Proposal for Improvements to Harlem’s Lenox Terrace Begins Public Review

Lenox Terrace Aerial by David Brody BondLenox Terrace Aerial by David Brody Bond

A proposal to significantly improve Harlem‘s massive Lenox Terrace housing complex has begun public review as part of the Uniform Land Use Review Procedure process. Plans call for the addition of mixed-income housing, six acres of green space, and retail to the site located between Lenox Avenue and Fifth Avenue, and from 132nd to 135th Streets. Lenox Terrace comprises over six square blocks and houses more than 4,000 people across six buildings.

Lenox Terrace Retail by David Brody Bond

Lenox Terrace Retail by David Brody Bond

The proposal includes approximately 1,600 new units of mixed-income housing, with an estimated 400 affordable residences complying with the Mandatory Inclusionary Housing guidelines. In addition, there would be 160,000 square feet of retail, six acres of green space, and an amenities package for Lenox Terrace residents. If approved, the project would create more than 2,700 on-site construction jobs and over 300 permanent jobs.

Lenox Terrace Retail by David Brody Bond

Lenox Terrace Retail by David Brody Bond

Lenox Terrace was originally developed by Robert S. Olnick in 1958, and continues to be owned and managed by The Olnick Organization. Improvements to Lenox Terrace include transforming asphalt parking lots into green space, updating existing buildings for current residents, and building 1,600 units of mixed-income housing on underutilized sites.

Bird's Eye View of the development by Ken Smith Workshop

Bird’s Eye View by Ken Smith Workshop

Construction for the development is projected to begin in the fall of 2020, with an expected opening of phase one in 2023.

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12 Comments on "Proposal for Improvements to Harlem’s Lenox Terrace Begins Public Review"

  1. Lenore Goldberg | August 29, 2019 at 9:35 am | Reply

    Credit should be Davis Brody Bond, not David etc.

  2. This looks really good. More of this needed on superblocks citywide.

  3. wouldn’t it make sense to use these buildings to clear out one of the old units as well, knock it down and build something with more density in its place?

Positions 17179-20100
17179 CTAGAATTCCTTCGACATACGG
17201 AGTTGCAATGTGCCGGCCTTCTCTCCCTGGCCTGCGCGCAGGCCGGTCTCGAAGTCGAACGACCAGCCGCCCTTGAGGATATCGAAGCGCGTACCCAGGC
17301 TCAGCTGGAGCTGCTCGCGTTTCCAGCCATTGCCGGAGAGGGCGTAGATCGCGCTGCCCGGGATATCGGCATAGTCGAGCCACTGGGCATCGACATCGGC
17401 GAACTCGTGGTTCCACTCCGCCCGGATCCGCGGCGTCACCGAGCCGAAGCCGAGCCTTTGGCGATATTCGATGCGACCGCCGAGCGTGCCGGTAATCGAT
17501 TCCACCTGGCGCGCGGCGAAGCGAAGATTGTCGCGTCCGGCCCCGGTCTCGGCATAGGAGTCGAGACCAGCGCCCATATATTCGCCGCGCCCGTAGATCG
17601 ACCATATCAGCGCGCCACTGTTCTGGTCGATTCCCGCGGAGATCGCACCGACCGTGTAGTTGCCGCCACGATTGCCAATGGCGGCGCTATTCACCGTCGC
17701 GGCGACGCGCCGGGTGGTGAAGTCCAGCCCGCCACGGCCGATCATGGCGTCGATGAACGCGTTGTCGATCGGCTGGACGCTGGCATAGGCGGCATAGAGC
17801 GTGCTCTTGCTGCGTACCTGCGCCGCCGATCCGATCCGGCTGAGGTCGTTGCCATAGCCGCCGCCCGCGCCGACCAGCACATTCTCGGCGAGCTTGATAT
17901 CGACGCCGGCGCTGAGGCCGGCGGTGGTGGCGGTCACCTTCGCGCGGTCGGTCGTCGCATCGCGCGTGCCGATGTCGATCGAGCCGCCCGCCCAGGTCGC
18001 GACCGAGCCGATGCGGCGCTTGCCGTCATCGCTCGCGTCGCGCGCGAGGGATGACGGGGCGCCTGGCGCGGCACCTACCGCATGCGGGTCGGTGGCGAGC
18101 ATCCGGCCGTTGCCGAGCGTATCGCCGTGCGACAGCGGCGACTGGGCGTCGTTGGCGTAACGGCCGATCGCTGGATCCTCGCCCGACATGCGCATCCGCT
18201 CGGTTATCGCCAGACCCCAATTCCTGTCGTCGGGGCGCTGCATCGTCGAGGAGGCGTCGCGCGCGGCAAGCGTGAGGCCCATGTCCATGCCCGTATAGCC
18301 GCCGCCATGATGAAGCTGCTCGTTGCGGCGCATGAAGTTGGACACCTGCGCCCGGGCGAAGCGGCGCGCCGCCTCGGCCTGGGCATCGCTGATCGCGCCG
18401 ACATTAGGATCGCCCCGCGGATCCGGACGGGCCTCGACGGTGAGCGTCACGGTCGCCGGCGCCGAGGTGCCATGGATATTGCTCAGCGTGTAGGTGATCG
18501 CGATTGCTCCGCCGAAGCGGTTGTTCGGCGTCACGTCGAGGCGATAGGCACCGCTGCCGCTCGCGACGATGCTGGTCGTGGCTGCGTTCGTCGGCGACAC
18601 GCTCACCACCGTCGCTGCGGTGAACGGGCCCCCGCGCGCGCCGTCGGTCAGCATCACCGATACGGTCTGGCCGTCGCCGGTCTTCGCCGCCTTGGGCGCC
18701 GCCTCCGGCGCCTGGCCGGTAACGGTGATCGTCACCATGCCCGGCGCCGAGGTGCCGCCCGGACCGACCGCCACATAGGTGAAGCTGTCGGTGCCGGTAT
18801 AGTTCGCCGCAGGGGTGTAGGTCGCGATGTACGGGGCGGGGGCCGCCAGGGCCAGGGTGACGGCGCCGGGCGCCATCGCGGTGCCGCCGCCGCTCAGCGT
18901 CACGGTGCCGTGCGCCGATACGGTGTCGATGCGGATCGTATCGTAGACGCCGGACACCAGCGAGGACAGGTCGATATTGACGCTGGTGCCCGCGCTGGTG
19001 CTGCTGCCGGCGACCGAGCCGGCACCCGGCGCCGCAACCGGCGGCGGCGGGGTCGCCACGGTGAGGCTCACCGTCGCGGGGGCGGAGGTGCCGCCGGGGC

4. Progress is needed but it must include the people of HARLEM.DO THE RIGHT THING!!!

  5. Maybe they’ll bring back 22 W. Great restaurant. Maybe something like it.

  6. Sounds good. I hope this “Revitalization” will beneft the residents of the Lenox area. And not just opportunistic “Millennials.” Gentrication is at an all time high these days. So I’ll guess we’ll have to wait and see!

  7. So now where are you going to entice black people to move out of the city to. Every ten years it’s some place new since the 70’s, coop city, LeFrak city, Poconos, south. Where will it be 2000. Oh yah, space.

  8. Maybe the doormen and maintenance people who have been there for years won’t STEAL $6,000 of jewelry, clothes, shoes and assets out of other apartments like they stole out of my apartment since they had the key while I traveled extensively for work. The UPS delivery guy stole my laptop. The US postal carrier stole our credit cards and several checks including IRS refund checks. Tenants are angry there and management does nothing about the NUMEROUS COMPLAINTS about the THEFTS. Maybe one day they will be fired.

  9. do you think the management wants the old people to movie out and that’s why they don’t do nothing about the thefts in the builden and they want all white people in they builden now.

  10. I am all in for having new stores around Lenox Terrace development. I am AGAINST Lenox Terrace wanting to build five 28 storied high rises surrounding their buildings now. It would look awful! Everything will be closed in and tight. 135th Street train stain is already crowding enough. Adding more people with this “supposed” new project will be disastrous! What Olnick organization needs to do is make Lenox Terrace great again! Focuse on the buildings they have now instead of cutting back for this “new project”

  11. maybe they will knock down the old units and put the people in the New buildings

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